In a general manner, again, the canula possesses at least three ducts along its axis; an irrigation duct, a duct for the passage of flexible smalldiameter cutting instruments, and an axial duct for guiding rigid instruments, which can also form an evacuation duct. Moreover, the canula is integral with a piece referred to as a connecting piece, having approximately the general shape of a polygonal based prism and possessing a plurality of lateral faces and two base faces, one of the lateral faces perpendicular to the axis of the canula constituting a face for connection to the handle.
Advantageously, the axial duct forks in the connecting part into an axial duct emerging at the connecting face and into a lateral evacuation duct emerging in the first nozzle on a first lateral face, called the branching face, of the connecting part; advantageously, again, a slide valve which can alternatively close or open the passage into the axial duct is arranged across the axial duct, the axis of the slide of the valve being perpendicular to the axis of the axial duct and sufficiently close to the abovementioned fork not to create a dead retention space. A clack-valve situated in the second nozzle, referred to as the irrigation inlet nozzle, renders the passage of liquid mono-directional in the direction of the canula, while guaranteeing a minimum irrigation pressure which can give rise to a jet intended to detach and remove organic particles.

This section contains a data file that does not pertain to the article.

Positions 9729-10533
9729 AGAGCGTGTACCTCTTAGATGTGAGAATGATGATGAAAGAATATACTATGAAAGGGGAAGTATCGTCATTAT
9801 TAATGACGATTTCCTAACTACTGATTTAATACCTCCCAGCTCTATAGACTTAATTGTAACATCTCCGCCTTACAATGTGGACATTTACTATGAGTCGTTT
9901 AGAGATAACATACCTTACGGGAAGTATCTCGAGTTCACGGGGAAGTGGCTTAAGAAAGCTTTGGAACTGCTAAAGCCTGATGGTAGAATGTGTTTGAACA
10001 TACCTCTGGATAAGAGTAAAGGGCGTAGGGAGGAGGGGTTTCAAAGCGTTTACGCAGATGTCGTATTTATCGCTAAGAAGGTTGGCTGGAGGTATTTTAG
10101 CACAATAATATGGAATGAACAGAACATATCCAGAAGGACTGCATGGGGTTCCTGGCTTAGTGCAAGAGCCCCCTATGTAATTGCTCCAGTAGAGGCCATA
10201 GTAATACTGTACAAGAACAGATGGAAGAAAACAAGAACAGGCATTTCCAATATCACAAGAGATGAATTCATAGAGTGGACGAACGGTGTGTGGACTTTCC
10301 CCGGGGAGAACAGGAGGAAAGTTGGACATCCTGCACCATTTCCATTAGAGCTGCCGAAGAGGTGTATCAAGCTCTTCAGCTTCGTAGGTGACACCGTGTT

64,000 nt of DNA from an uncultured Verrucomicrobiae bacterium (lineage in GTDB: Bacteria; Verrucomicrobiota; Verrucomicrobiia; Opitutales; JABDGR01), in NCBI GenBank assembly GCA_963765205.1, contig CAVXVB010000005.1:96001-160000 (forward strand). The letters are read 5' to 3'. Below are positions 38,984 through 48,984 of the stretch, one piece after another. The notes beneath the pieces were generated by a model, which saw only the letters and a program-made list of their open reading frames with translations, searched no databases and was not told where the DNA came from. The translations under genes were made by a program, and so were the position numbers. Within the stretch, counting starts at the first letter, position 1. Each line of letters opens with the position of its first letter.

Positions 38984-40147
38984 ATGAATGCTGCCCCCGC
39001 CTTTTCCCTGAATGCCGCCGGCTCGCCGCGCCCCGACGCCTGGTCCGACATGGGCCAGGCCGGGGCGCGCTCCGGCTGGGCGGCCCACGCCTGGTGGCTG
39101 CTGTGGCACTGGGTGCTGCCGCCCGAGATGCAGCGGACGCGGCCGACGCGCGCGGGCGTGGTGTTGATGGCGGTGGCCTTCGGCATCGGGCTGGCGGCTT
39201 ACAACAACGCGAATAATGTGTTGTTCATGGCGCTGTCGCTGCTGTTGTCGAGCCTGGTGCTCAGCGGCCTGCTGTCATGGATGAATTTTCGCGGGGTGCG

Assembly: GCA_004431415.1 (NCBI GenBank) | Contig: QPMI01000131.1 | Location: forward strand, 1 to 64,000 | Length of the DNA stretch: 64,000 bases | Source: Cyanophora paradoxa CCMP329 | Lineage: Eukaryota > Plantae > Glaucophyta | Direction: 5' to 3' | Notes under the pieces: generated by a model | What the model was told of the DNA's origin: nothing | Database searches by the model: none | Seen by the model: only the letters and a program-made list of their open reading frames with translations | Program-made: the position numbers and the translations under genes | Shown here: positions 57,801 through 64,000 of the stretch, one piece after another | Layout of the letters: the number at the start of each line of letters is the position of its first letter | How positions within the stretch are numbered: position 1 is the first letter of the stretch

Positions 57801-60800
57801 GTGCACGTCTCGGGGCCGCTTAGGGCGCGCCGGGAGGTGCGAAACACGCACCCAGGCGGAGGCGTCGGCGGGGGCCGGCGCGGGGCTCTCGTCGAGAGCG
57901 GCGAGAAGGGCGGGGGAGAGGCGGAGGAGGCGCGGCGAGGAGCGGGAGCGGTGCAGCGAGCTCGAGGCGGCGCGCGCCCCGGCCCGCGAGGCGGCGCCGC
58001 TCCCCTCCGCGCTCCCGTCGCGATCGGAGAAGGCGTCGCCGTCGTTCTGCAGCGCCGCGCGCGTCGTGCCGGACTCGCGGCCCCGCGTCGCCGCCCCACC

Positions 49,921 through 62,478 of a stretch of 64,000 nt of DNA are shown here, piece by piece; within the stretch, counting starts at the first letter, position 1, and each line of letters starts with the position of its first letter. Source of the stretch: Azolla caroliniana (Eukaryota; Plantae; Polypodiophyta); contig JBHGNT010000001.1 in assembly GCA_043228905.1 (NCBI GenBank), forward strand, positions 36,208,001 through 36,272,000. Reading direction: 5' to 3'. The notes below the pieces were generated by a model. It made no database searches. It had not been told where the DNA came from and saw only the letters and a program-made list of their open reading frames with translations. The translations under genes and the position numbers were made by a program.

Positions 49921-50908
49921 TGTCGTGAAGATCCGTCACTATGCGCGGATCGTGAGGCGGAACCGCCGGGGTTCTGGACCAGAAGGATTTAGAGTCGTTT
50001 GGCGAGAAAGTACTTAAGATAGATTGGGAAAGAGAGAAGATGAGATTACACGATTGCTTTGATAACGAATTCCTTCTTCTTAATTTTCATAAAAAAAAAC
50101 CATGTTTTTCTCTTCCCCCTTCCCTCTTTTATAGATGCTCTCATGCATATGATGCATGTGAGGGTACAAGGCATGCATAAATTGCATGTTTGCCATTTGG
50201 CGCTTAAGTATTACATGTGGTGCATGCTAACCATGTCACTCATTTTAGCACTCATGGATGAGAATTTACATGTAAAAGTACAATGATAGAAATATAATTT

Advantageously, the guiding duct is a cylindrical part of the axial duct and possesses, laterally, at least one eccentric part forming the evacuation duct which terminates in the lateral evacuation duct.
Advantageously again, the duct for the passage of flexible instruments terminates at the said connecting face, coinciding, when the two parts of the apparatus are joined, with its extension into the handle as far as its termination at an upper end of the latter.